Very disturbing. Obviously, there has to be some kind of regulation to check what’s going on. Checks and balances. Otherwise, what’s the point in allocating this money for the women who really need it. Not for the people that have these exorbitant salaries, but for the women who really need it. They need a home. They need help in getting employment. Little things on where they’re going to be living, personal hygiene things, and that’s what the act was supposed to do. And if it’s to going to salaries that are exorbitant for the people who are participating, running the program, that obviously there’s something that’s gone wrong. Obviously not enough oversight. Definitely.

Claudia Blackwell:

And of course, we are talking about the Senate. It’s going to the Senate. It’s probably going to get approved too, just before the mere fact of just even the name of the Act, but if it’s not used for the women that are abused in domestic violence situations then obviously we have to have some committee, not just one or two people, a committee to actually regulate and check out each of the administrators, their salaries, what actually gets done. Making sure that the things that they’re supposed to do when they come to … let’s say a woman comes to the facility and needs help and what kind of service they provide, that they actually provide those services. Those things definitely have to be looked upon by a committee that can … nonpartisan committee, that can look at the pros and cons and obviously trying to rectify the problems.

Howard Ellzey:

Where there’s a tendency for abuse, we also have to look inside the system, the court system that we have. It is common, and it’s customary, in many family law practices for an attorney to automatically recommend to a party to fabricate, to invent, to dramatize allegations of domestic violence when it really doesn’t rise to that level.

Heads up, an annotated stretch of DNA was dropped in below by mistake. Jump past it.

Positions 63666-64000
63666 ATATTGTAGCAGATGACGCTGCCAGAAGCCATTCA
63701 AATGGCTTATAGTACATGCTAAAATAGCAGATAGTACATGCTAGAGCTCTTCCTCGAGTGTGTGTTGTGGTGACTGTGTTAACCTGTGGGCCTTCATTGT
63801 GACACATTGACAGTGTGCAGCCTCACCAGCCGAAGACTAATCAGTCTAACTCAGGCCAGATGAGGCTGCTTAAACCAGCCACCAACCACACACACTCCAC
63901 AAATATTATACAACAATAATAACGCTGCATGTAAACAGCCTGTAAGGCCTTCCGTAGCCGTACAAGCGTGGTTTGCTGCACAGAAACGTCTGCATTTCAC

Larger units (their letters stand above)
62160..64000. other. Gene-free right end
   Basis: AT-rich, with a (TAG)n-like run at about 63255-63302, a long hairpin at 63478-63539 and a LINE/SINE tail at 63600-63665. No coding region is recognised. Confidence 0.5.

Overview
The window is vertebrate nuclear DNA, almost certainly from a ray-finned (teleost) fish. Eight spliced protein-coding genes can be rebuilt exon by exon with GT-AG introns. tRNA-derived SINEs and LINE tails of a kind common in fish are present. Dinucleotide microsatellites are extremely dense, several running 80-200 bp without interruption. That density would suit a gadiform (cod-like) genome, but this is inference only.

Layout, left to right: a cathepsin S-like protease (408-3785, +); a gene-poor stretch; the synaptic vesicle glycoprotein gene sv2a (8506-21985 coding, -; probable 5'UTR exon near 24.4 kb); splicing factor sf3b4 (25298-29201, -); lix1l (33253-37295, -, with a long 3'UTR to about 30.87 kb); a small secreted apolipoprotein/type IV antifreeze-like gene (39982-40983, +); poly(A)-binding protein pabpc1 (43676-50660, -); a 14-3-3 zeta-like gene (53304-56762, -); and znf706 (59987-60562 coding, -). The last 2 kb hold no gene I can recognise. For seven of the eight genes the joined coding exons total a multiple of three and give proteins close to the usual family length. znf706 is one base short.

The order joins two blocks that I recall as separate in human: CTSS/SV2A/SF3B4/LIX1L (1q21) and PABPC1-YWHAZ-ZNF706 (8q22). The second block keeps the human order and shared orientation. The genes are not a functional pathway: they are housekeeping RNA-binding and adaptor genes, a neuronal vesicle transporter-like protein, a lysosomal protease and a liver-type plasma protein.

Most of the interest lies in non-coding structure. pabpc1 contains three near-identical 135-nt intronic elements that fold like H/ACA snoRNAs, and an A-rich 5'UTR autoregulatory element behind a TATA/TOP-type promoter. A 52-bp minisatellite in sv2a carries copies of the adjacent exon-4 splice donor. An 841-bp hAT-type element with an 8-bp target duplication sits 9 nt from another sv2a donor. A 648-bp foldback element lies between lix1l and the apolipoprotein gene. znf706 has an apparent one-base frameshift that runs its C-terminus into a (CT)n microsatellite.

Howard Ellzey:

Now, I would be just as easily and fervently in favor of representing someone who is a victim of domestic violence and make sure that that protection is there for that victim to seek an injunction from the court. At the same time, while we know there are other attorneys and parties out there that will abuse the system in order to gain the upper hand in a divorce proceeding, we have to be mindful of that as well.

Tom Lemons:

A panel of judges actually discovered that upwards of 80% of cases that were brought before them in civil court, petitioning for injunctions, 80% either had no merit or were completely unfounded.

Tom Lemons:

Is this the kind of thing you’re saying should be addressed more aggressively, and what type of punishment should a person receive if they’re caught lying?

Howard Ellzey:

Well, here’s one of the difficulties in a domestic violence situation where … and I can tell you that I’ve been in the courtroom where sometimes we just want to roll our eyes back in our head and go, I can’t believe that these people are in here, in the court, wasting the court’s time and wasting my time to sit there, and wasting the party’s resources, making false accusations against the other.

Howard Ellzey:

The way the statute is written right now, and historically, the courts have been hesitant to impose sanctions on someone for bringing a false allegation of domestic violence because of the chilling effect that that might have against someone who truly is a domestic violence victim.

Howard Ellzey:

I think that the safe way to go is, if the court is going to make a mistake then the court wants to make the mistake in favor of protecting the victim.

Jennifer Shulte:

Yes, there are times where I think it needs to be addressed, and under certain circumstances, I have seen judges address it specifically. Maybe not under a perjury matter, that I’m going to put you in jail. But there are other avenues ordered to show cause, and those types of things. Nobody should commit perjury. It drives me nuts. It blows my mind. Lying is, again, I was raised that lying’s next to murder.

Tom Lemons:

Yeah.

Jennifer Shulte:

Is that because, when you lie it leaves the other person with an inability to defend themselves because it’s a lie. How do you defend against a lie?